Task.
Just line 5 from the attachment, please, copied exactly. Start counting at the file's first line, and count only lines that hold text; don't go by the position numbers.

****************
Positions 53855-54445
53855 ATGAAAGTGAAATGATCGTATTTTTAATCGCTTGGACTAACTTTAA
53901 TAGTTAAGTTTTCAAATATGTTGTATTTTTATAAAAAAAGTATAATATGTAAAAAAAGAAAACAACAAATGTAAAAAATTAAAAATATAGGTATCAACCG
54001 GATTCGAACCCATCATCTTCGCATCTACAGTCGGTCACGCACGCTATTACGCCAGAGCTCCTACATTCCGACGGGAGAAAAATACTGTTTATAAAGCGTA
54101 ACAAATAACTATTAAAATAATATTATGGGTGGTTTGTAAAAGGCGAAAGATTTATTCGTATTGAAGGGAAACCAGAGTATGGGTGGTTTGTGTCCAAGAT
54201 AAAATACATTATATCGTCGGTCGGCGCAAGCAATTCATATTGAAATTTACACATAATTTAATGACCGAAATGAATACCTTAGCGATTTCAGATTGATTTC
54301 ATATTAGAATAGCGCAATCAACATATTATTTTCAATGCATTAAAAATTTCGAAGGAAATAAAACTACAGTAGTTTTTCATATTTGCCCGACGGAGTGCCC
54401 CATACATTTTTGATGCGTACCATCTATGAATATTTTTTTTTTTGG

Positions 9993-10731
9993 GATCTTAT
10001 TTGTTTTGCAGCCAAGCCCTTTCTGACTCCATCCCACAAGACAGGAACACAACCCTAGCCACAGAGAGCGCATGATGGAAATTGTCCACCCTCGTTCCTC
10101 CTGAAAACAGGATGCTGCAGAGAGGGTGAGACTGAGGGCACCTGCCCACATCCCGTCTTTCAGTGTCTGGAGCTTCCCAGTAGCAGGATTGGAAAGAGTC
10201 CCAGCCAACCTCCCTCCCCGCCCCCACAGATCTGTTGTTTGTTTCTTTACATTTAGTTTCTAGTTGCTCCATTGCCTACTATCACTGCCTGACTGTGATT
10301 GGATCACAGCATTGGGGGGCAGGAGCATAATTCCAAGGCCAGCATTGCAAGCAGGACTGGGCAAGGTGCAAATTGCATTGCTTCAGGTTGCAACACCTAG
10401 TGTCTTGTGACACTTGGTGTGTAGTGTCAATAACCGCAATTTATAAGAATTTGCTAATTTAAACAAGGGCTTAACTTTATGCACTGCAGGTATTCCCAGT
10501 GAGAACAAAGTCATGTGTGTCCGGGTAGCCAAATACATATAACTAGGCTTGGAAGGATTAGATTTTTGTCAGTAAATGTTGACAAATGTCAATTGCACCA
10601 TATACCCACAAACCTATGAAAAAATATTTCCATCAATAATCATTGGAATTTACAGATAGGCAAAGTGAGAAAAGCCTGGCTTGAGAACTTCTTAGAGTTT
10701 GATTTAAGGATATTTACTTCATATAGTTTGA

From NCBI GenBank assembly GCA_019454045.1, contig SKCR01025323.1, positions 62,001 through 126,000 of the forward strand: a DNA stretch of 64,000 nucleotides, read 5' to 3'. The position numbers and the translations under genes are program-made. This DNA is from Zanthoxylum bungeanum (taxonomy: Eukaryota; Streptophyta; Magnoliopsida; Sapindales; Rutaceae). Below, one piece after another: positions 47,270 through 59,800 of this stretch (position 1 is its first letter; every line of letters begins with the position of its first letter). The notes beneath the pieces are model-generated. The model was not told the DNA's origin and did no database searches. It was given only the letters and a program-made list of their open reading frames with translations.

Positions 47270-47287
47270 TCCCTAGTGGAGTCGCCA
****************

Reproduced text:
54101 ACAAATAACTATTAAAATAATATTATGGGTGGTTTGTAAAAGGCGAAAGATTTATTCGTATTGAAGGGAAACCAGAGTATGGGTGGTTTGTGTCCAAGAT